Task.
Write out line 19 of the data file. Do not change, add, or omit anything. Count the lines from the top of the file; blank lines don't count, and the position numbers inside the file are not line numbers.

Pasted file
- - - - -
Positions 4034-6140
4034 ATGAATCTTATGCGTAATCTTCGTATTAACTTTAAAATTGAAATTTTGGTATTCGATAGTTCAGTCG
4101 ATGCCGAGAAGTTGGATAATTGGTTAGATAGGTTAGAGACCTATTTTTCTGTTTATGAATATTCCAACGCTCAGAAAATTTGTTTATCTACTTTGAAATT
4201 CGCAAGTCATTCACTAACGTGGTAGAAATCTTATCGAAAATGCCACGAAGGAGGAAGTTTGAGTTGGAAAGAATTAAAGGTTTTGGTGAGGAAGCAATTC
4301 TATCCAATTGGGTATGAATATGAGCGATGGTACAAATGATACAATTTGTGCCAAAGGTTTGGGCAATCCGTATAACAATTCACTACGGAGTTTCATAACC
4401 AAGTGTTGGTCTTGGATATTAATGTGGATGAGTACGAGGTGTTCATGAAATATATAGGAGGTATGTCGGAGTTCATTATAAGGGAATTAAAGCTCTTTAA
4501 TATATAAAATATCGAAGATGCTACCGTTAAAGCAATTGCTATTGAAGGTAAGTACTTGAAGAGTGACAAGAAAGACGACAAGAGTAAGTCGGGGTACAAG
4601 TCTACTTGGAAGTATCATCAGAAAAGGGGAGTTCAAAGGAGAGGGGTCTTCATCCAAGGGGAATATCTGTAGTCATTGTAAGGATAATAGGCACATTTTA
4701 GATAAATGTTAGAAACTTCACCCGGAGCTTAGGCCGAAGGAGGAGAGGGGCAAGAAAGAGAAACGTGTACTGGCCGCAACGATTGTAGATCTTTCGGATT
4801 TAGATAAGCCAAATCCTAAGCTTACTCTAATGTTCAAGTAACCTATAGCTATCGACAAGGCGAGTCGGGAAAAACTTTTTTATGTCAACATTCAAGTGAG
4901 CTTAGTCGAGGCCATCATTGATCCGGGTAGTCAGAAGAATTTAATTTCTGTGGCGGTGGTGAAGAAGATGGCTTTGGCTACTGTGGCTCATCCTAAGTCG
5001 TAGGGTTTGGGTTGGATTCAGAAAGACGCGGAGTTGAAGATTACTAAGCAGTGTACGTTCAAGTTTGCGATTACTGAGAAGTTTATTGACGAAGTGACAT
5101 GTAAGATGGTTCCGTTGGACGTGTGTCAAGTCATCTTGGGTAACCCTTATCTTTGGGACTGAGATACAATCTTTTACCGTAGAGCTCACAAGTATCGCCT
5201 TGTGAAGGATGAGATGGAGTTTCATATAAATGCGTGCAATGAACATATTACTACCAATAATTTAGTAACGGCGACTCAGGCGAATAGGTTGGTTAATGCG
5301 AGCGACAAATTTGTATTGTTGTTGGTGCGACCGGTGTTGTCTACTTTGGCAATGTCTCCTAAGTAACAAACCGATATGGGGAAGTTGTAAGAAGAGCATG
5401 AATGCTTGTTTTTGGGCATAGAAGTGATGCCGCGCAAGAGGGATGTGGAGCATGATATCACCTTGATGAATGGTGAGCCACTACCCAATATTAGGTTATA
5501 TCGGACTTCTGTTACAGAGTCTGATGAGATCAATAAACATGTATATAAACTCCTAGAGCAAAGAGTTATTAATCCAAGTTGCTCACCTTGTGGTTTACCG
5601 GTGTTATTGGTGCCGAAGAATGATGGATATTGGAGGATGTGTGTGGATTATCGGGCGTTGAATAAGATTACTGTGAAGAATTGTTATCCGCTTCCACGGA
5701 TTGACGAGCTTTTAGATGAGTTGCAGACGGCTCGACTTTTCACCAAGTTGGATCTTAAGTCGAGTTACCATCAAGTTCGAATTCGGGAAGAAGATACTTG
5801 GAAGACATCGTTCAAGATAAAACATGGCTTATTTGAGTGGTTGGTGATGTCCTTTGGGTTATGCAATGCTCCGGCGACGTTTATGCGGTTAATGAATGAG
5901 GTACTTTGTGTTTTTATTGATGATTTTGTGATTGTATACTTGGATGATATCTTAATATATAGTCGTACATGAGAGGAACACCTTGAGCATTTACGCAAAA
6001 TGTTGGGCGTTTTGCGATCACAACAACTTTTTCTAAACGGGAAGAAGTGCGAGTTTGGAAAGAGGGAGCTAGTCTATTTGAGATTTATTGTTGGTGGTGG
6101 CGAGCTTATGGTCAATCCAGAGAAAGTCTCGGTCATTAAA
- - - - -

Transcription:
5701 TTGACGAGCTTTTAGATGAGTTGCAGACGGCTCGACTTTTCACCAAGTTGGATCTTAAGTCGAGTTACCATCAAGTTCGAATTCGGGAAGAAGATACTTG